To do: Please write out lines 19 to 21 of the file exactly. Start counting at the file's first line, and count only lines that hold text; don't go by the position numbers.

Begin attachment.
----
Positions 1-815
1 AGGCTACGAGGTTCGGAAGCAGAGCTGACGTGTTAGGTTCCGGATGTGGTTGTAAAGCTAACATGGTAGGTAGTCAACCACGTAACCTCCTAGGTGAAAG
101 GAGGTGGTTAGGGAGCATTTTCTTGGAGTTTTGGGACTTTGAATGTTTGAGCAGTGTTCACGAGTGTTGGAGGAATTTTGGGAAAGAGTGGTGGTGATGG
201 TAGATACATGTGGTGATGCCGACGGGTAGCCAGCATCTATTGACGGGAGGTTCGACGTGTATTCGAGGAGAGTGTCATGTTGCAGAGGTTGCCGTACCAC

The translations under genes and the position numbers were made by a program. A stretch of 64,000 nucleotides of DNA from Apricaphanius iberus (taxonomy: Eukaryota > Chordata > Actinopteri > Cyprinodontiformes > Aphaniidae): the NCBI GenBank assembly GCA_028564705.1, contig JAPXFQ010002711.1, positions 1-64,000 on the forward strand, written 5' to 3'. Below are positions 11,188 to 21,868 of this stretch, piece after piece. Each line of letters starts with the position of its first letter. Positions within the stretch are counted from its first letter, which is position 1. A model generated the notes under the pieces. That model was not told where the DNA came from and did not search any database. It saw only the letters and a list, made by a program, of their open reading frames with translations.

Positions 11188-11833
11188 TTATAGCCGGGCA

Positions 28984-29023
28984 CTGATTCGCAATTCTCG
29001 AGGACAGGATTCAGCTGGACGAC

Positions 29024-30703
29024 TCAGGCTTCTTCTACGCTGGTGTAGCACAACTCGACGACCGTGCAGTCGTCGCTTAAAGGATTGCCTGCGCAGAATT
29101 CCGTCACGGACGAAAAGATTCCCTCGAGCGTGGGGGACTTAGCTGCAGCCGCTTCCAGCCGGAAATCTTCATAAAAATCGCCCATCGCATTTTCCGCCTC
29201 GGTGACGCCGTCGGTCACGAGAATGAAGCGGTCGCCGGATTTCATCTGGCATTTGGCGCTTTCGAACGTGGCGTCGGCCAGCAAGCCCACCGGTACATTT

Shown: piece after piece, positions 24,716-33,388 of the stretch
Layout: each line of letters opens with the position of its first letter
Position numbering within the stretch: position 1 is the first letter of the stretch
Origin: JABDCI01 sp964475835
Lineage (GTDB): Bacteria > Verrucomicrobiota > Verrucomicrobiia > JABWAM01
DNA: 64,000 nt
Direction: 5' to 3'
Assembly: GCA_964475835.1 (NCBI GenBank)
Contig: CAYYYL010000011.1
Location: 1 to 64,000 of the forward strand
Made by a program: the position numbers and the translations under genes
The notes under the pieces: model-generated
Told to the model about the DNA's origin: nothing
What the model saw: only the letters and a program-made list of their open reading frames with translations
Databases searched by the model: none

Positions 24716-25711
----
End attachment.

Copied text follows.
Lineage (GTDB): Bacteria > Verrucomicrobiota > Verrucomicrobiia > JABWAM01
DNA: 64,000 nt
Direction: 5' to 3'